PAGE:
This striking purple and gold badge belonged to a member of Monarch Lodge No. 45, Improved Benevolent and Protective Order of Elks of the World. The badge is composed of a pin bar showing the name of the lodge and a medallion with an elk and key principles of the organization–Charity, Justice, Brotherly Love, Fidelity–atop a double-sided silk ribbon with both lodge and organization name printed in metallic ink.
Badges were worn on the member’s left lapel for meetings, conventions, and other gatherings. The reverse side of the ribbon is black - this side would have been worn on the occasion of a fraternal funeral. These activities helped Monarch Lodge Elks fulfill their stated aims to “promote and encourage manly friendship and kindly intercourse, to aid, protect and assist its members and their families . . .”
The Improved Benevolent and Protective Order of Elks of the World, or IBPOEW, was founded in Cincinnati, Ohio in 1898. The group is now considered the largest Black fraternal organization in the world with over 500,000 members in over 1,500 lodges. Monarch Lodge No. 45 was one of the most influential IBPOEW lodges in New York state. The chapter was founded in New York City in 1907. From their inception until 1918, they met in the Odd Fellow’s Hall on West 29th Street. In 1918, the lodge purchased a new home for themselves in a brownstone at 245 West 137th Street in Harlem. They maintained a presence at this address until at least 1983.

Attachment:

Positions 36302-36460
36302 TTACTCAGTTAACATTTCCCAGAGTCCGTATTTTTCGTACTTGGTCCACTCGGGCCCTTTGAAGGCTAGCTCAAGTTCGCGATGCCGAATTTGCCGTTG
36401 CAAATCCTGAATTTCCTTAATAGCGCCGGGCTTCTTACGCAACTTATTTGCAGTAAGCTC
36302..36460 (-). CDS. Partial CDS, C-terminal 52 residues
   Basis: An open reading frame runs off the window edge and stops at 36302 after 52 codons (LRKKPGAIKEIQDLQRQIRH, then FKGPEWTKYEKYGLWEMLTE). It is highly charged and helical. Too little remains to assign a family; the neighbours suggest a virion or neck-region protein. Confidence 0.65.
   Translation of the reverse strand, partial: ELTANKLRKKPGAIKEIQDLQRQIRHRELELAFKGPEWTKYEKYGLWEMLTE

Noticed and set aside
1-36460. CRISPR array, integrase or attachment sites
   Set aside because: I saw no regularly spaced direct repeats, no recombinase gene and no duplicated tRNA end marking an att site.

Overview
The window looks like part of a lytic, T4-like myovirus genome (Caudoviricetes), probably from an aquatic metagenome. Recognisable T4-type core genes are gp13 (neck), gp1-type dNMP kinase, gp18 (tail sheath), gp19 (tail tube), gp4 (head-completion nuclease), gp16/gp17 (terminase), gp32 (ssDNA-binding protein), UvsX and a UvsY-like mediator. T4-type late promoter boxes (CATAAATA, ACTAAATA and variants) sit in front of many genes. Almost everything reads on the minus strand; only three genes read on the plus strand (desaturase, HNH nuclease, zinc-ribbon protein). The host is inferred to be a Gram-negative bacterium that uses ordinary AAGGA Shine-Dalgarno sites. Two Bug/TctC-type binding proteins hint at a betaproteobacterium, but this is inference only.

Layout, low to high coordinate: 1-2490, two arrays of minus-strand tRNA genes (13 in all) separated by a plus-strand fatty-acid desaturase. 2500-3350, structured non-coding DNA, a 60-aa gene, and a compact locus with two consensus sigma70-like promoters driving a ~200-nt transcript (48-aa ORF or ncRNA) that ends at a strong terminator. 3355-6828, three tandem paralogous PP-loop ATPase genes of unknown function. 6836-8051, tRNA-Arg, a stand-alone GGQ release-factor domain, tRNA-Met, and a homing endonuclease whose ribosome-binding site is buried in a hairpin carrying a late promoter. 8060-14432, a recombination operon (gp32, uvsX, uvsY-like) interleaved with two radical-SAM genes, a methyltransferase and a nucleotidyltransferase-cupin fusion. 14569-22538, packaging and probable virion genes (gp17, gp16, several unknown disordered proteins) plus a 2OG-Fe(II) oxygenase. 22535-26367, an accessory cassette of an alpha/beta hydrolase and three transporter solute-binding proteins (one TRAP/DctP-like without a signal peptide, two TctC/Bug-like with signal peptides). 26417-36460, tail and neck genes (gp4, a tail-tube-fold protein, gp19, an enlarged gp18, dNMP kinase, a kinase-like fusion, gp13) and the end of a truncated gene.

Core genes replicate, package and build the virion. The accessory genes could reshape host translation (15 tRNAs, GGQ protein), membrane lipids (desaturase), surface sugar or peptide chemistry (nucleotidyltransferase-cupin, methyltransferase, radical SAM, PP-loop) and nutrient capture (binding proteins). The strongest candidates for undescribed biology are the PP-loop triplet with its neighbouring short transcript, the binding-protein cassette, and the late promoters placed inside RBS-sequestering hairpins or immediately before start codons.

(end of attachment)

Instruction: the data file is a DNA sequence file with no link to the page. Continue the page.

When the first statewide convention for New York members of the IBPOEW was held in June 1923, Monarch Lodge hosted their Elk brethren in New York City. The lodge planned events and activities for visiting Elks, held at the lodge’s Harlem address and the 22nd Regiment Armory in the Washington Heights neighborhood of New York City. The lodge’s baseball team, the Mi-tee Monarchs, played at the Dyckman Oval, a ballfield known for Negro league baseball in the Inwood neighborhood which existed from about 1915 through 1937, as well as other baseball parks in the city. The Monarch Lodge band, known as the Mitee Monarch Marching Club or the Monarch Symphonic Band, was considered the premiere band in “Elkdom” from the 1920s through the 1950s. They played at the lodge’s much anticipated and well-attended annual ball, as well as at parades, band competitions, summer concerts in the park, and more.
Belonging to the “Mighty Monarch Lodge” was important to its members. In a February 1928 New York Age article, a member of Monarch Lodge named Mr. Saulters writes that he was “devoted to his lodge and band, and expects to remain always a member of that lodge.” An attractive ribbon badge like this one in the museum’s collection would have identified him as a member of this renowned lodge to fellow Elks and the public.
More IBPOEW Regalia: